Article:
(CNN) — Facebook wants you to know it doesn’t see customers as a mass of faceless moneymaking advertising targets. It understands that you, and the other billion individuals who log on to the social network, are flesh-and-blood humans with feelings.
That’s why the company no longer refers to members as “users” internally. Instead it calls them “people.” The switch in lingo has even trickled down to internal computer systems. Margaret Gould Stewart, the company’s director of product design, explained Facebook’s softened approach to humanizing its customers at the Atlantic Technology Conference in San Francisco on Wednesday.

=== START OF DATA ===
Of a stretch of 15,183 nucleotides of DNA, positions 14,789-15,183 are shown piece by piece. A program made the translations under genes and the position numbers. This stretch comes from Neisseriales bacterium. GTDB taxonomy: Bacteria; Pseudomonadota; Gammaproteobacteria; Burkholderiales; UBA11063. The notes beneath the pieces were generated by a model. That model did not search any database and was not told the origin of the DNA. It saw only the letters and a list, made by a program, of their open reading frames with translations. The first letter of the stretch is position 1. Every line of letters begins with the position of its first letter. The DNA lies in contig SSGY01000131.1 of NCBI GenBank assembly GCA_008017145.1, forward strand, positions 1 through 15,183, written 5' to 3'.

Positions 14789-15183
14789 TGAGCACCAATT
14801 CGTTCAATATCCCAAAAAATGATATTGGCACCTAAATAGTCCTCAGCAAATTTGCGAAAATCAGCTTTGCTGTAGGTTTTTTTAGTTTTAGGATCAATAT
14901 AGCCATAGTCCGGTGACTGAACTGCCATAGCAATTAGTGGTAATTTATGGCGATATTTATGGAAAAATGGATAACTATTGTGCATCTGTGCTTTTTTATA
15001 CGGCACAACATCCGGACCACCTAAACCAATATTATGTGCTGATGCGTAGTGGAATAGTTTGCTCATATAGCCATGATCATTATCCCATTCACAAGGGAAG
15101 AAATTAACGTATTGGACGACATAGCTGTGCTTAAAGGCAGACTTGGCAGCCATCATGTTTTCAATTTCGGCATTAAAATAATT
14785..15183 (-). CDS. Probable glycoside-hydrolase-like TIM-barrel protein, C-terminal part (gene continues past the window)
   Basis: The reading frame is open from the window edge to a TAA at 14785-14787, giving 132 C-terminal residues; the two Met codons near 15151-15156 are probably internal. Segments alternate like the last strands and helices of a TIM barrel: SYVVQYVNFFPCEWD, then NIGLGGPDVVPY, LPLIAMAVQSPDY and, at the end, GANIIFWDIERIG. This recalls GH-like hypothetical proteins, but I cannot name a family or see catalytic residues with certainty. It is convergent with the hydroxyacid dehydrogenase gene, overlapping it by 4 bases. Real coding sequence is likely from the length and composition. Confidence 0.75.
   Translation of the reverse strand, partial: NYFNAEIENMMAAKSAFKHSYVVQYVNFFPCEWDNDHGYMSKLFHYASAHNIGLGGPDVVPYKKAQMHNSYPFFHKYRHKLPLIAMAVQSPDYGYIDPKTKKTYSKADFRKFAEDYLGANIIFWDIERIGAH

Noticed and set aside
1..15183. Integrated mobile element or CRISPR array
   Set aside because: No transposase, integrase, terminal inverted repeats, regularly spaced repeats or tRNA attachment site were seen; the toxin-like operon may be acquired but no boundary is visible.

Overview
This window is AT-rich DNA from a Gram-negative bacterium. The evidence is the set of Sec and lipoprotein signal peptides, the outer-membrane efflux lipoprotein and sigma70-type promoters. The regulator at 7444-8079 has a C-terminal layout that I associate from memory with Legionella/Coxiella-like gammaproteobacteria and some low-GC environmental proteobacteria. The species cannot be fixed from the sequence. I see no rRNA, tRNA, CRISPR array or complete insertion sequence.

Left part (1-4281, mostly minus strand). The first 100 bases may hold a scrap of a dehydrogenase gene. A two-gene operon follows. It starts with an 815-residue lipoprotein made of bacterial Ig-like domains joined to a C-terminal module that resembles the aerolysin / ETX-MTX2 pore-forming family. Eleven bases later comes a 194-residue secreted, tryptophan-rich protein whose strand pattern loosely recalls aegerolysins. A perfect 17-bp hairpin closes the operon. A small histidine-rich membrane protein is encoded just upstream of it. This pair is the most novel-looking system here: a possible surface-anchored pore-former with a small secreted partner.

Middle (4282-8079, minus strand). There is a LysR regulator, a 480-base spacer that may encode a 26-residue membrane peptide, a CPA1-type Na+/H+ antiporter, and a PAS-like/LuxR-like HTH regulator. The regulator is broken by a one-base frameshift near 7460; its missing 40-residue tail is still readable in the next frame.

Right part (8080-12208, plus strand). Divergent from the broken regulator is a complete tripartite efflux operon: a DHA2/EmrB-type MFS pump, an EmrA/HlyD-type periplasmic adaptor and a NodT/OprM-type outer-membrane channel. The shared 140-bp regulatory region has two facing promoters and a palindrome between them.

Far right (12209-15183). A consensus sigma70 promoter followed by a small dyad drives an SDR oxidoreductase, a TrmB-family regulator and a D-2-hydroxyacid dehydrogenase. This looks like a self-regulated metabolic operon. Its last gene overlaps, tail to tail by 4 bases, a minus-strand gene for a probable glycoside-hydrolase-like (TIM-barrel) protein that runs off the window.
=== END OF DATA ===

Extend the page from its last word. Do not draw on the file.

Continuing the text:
“It’s kind of arrogant to think that the only reason that people exist is to use what you built. They actually have lives, like, outside of the experience they have using your product,” she said.
Facebook has an empathy team that trains employees and advertisers to see the site from the customer’s point of view. That can help Facebook designers and engineers create better products, and advertisers understand why a campaign did or didn’t take off with Facebook users (sorry, people).
On its own, swapping out a few words doesn’t mean much, but it shows that a giant global company is working to shift its internal culture. If engineers, designers and other employees think of the real people on the other side of their product, it might help them create something more personal and human.
And that, of course, will make it a little easier to serve people ads.